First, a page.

To learn more about Jenna's installation project & the myriad of her other artistic activities visit

Artist Beth Post! Who saved my bacon a few times at the Big Ol' Print event at Munson Williams Proctor Institute in Utica week before last. We were on reciprocal teams working the linen that the inked blocks were printed onto by being pressed under a full-sized steamroller (!!) and I missed my mark a couple times due to the pace we needed to keep. Beth & a few others had my back, nobody got squished into a pancake, the prints were amazing! and we be bloggin about that next Yo.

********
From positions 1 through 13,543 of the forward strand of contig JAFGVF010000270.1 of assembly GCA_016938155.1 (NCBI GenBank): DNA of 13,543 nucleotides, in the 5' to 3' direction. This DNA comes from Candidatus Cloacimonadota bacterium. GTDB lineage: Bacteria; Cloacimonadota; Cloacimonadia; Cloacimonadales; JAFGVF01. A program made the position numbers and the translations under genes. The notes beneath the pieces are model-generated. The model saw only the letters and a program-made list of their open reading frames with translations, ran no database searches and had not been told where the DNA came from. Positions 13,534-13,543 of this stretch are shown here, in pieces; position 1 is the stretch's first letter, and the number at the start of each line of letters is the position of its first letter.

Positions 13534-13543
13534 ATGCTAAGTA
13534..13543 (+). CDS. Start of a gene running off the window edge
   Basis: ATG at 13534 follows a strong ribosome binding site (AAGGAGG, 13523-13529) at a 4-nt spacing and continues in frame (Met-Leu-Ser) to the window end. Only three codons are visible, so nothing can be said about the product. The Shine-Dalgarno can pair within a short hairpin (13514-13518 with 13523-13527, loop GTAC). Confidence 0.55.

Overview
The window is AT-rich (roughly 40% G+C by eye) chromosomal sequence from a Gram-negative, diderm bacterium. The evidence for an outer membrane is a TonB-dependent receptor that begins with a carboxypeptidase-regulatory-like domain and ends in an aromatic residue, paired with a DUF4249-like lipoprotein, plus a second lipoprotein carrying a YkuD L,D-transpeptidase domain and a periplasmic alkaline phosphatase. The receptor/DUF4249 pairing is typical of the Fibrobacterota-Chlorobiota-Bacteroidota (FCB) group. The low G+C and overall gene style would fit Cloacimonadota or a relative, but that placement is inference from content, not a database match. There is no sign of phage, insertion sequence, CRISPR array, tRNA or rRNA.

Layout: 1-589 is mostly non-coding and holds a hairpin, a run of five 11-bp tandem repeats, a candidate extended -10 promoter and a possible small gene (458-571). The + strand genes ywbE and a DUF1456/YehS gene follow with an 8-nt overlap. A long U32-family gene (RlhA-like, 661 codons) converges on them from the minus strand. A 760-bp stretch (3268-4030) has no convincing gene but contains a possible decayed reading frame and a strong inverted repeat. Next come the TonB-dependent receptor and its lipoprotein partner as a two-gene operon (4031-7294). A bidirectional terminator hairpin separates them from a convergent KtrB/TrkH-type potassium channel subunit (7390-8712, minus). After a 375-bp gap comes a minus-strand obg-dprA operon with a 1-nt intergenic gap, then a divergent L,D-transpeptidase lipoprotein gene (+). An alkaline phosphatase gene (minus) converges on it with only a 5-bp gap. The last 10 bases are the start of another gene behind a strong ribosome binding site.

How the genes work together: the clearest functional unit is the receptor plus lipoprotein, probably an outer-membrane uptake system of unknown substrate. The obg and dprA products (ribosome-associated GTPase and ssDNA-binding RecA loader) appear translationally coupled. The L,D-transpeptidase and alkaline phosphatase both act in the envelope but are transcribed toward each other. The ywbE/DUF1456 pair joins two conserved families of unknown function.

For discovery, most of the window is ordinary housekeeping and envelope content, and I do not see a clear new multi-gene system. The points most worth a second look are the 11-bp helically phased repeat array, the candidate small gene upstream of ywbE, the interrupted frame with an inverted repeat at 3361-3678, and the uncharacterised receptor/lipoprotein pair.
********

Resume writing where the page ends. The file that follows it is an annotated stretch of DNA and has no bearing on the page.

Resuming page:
Beth's website, and she her art rules too ya know.

With artist & painting instructor Ashley Marie Bartlet! who made the epic drive from Syracuse to be present so she could meet the artists, see their work and learn about how they used the Golden Artist Colors materials. Ashley has helped me coordinate & hang two shows at The Tech Garden in Syracuse and that's the kind of spirit I look for in people when thinking of whom to work with. Kind of a lucky guy here and I know it. You betcha.

Sure enough, Ashley also has a web nook showing her marvelous paintings including some I had the pleasure to feature in my Tech Garden shows:

Off to Kirkland Art Center for the Just Add Water II event, which we managed to do in 37 minutes flat. I believe we may have even crashed the wrong party without actually intending to ... :D